The Faithful Spy

Dietrich Bonhoeffer and the Plot to Kill Hitler

By John Hendrix

Adolf Hitler’s Nazi party is gaining strength and becoming more menacing every day. Dietrich Bonhoeffer, a pastor upset by the complacency of the German church toward the suffering around it, forms a breakaway church to speak out against the established political and religious authorities. When the Nazis outlaw the church, he escapes as a fugitive. Struggling to reconcile his faith and the teachings of the Bible with the Nazi Party’s evil agenda, Bonhoeffer decides that Hitler must be stopped by any means possible!

In his signature style of interwoven handwritten text and art, John Hendrix tells the true story of Dietrich Bonhoeffer, a pastor who makes the ultimate sacrifice in order to free the German people from oppression during World War II.

“Biographies of key figures from WWII are plentiful in kids books, but Hendrix’s captivating account of the life of Dietrich Bonhoeffer is a standout . . . The combination of Hendrix’s sharp, concise words and evocative artwork gives readers a strong sense of historical context, the enormity of the perilous actions undertaken by Bonhoeffer and other resistance fighters, and the revolutionary nature of his theology of action and civil disobedience. A poignant, compellingly presented, and timely account of a brave individual who lived his life with true conviction.”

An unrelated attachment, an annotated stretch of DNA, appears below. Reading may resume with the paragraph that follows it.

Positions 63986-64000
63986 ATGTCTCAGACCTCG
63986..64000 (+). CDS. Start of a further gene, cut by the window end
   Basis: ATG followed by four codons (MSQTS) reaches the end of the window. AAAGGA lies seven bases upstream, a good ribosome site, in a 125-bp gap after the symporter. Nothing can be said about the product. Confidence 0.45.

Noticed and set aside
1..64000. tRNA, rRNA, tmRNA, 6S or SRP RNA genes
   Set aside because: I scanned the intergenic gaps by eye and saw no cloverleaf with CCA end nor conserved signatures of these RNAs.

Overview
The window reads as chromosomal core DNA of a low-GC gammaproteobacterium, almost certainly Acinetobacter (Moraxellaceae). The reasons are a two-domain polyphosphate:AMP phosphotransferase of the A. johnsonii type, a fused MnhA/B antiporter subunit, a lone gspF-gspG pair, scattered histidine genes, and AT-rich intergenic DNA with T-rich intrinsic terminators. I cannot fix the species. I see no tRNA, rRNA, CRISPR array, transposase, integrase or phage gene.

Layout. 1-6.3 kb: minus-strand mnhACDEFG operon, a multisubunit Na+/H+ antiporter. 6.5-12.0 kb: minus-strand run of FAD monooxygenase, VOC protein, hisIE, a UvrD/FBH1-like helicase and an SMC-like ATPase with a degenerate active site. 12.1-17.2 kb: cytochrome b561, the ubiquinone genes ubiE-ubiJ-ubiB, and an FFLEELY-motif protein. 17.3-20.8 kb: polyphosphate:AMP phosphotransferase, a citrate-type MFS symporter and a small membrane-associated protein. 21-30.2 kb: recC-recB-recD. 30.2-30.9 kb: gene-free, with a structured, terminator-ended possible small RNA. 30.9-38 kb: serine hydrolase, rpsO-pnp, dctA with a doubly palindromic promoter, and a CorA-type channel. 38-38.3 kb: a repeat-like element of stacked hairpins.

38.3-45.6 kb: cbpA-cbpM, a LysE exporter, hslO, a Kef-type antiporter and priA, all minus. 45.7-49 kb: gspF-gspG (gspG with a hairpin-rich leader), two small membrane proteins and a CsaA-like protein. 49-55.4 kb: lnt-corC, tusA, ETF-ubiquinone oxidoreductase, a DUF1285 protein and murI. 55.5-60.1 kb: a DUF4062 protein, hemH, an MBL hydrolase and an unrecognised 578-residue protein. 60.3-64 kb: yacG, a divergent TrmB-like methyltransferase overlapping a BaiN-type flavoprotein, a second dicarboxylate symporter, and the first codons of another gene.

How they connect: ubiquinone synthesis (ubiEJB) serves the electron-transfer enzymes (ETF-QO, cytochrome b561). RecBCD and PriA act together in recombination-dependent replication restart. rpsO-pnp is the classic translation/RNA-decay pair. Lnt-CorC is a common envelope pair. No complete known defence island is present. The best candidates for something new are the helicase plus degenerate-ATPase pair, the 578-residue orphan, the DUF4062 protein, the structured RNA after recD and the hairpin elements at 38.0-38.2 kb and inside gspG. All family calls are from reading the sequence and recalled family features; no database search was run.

Booklist

“Striking . . . challenging and complex.”

Kirkus Reviews

“The narrative deftly moves between Bonhoeffer’s struggles and Hitler’s ascent. Hendrix’s dynamic images complement the text, using green and red to indicate good and evil. The bold visuals will attract graphic novel fans. An excellent introduction to a great man and his fight for justice.”

School Library Journal

“Hendrix details Bonhoeffer’s life in accessible prose, offering appropriate, meaningful context and in places using Bonhoeffer’s own words. Provocative background imagery enhances the comic’s mood and atmosphere: a noose wrapped around a church shows religious strangulation in Hitler’s Germany; prose shown on the moonlit wall of Bonhoeffer’s prison cell conveys imprisonment’s isolation. These visuals powerfully communicate the dread, despair, and violence inherent in living—and fighting against—Hitler’s Germany. ”
Publishers Weekly

Comments and respectful dialogue are encouraged, but content will be moderated. Please, no personal attacks, obscenity or profanity, selling of commercial products, or endorsements of political candidates or positions. We reserve the right to remove any inappropriate comments.